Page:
Unfortunately, there has been little opportunity for UK wide joined up thinking on this issue. Following the UK exit from the EU, the UK Government has announced the setting up of a “Shared Prosperity Fund” to replace ESIFs.
A cross-party group has looked at how the Shared Prosperity Fund could simply replicate the way ESIFs are allocated, with a simplified bureaucracy. But with no regional policy in place, its report pointed out that nearly everything about the Fund is still to be worked out, leaving huge unresolved issues:
Discussing the Shared Prosperity Fund at the Scottish Rural parliament last October, North Ayrshire MP Philippa Whiteford pointed out that only 2 per cent of the fund was intended for the rural economy of the UK!
There is still no indication of what proportion of the fund will come to rural Scotland and less favoured areas such as the Highlands and Islands.
The consultation supposed to take place in autumn 2018 for the SP fund to be in place by 2020 has yet to be done. There is now a huge worry that at the end of 2020, there will be a funding hiatus, with nothing in place to ensure a smooth transition from EU funds on which the rural economy depends.
However, a lot more thinking has been done in Scotland. Responding to consultation by the Scottish Parliament’s Economy, Energy and Fair Work Committee, Island Councils have unanymously asked that any future funding mechanisms revert back to giving more decision making powers to the regions themselves and the flexibility they feel has been lacking in the last allocation period. In many respondents’ opinion, the centralisation at Scottish government level occurring in the 2014-2020 period has had a negative effect, resulting in less funding uptake then previously.
Consultation responses to Rural Thinks workshops by the National Council of Rural Advisers (NCRA), have led to new ideas for a new rural economy framework that would ensure this much needed transition to a throughly thought-out and appropriately designed rural policy for Scotland that would support each of its regions appropriately.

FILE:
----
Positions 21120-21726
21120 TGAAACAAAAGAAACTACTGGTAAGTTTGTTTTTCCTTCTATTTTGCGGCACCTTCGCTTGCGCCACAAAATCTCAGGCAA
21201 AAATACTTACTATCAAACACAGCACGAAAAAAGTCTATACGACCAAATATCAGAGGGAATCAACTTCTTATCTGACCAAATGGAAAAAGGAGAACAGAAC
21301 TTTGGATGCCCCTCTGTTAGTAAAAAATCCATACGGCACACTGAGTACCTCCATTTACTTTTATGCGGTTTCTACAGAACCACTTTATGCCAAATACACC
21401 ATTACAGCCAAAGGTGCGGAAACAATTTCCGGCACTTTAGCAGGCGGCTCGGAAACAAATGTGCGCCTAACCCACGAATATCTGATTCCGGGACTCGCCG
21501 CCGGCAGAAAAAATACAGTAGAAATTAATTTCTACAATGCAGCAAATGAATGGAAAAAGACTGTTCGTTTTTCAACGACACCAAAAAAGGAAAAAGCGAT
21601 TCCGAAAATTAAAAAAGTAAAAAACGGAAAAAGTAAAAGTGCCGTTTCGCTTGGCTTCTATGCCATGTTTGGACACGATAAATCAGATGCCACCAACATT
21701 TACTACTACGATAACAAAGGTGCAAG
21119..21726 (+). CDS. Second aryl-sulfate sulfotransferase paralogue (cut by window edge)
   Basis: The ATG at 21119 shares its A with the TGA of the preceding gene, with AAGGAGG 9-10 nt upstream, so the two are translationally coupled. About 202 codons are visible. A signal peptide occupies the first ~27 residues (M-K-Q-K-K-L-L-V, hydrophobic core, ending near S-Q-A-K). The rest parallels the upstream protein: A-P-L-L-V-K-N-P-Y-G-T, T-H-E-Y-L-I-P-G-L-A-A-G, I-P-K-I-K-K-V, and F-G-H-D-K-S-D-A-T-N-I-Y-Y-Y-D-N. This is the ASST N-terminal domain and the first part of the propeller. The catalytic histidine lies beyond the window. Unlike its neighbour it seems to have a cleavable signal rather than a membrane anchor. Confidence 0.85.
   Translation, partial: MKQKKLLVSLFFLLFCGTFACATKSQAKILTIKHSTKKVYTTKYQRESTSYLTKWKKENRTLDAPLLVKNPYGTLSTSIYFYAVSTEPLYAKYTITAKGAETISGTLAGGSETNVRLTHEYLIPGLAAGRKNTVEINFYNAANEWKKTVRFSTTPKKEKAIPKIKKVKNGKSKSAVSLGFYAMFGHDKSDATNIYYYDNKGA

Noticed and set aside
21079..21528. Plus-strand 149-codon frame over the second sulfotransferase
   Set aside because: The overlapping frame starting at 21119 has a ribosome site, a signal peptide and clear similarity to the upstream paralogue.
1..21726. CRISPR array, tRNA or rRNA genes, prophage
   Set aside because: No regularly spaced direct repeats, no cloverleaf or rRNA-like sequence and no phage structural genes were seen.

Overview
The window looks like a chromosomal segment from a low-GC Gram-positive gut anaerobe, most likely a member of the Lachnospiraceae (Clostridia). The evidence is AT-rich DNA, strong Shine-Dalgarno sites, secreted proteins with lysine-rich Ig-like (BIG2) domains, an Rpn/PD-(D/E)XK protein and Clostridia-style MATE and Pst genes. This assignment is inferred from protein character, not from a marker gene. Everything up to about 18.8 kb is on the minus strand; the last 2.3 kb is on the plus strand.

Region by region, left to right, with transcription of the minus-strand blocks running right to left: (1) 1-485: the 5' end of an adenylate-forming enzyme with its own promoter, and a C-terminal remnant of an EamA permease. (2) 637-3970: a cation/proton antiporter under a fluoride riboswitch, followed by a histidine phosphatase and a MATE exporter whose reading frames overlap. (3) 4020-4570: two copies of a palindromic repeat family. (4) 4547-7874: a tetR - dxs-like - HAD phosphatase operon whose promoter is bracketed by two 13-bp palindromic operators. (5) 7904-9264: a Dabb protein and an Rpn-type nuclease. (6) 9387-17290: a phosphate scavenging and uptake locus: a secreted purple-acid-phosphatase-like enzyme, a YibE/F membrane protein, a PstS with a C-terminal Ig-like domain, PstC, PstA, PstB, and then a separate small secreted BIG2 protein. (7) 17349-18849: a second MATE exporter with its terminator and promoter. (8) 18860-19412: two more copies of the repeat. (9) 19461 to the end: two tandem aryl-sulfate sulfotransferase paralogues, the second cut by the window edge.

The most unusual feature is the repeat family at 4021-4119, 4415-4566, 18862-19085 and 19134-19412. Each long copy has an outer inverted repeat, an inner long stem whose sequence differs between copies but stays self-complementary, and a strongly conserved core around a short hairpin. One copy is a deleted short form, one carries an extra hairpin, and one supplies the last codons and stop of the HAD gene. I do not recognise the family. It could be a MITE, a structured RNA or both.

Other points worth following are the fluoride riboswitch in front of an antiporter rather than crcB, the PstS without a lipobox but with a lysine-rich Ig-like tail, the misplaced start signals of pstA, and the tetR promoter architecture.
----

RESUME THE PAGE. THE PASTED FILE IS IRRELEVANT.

The NCRA report – a new blueprint for Scotland’s rural economy – outlines how a change in mindset, culture and structure is required and has 3 recommendations for this to happen.
1/ a vibrant, sustainable and inclusive rural economy can only be achieved by recognising its strategic importance – and effectively mainstreaming it within all policy and decision-making processes.
2/ an interim Rural Economic Framework ( REF) should be developed, aligned to the National Performance Framework.
“The REF will provide a structure to enable transition, including the development and implementation of a new approach and delivery model for rural policy, development support and investment. We have the opportunity to remove the complexity and lack of understanding surrounding rural support by clearly linking it to the achievement of national outcomes: ensuring it is well understood, accepted and celebrated for improving national economic prosperity and wellbeing.”
3/ a Rural Economy Action Group ( REAG) should be created, which has the clout to get things done and set the tone for change. This would be “a mechanism by which we can hold each other to account and maintain the momentum.”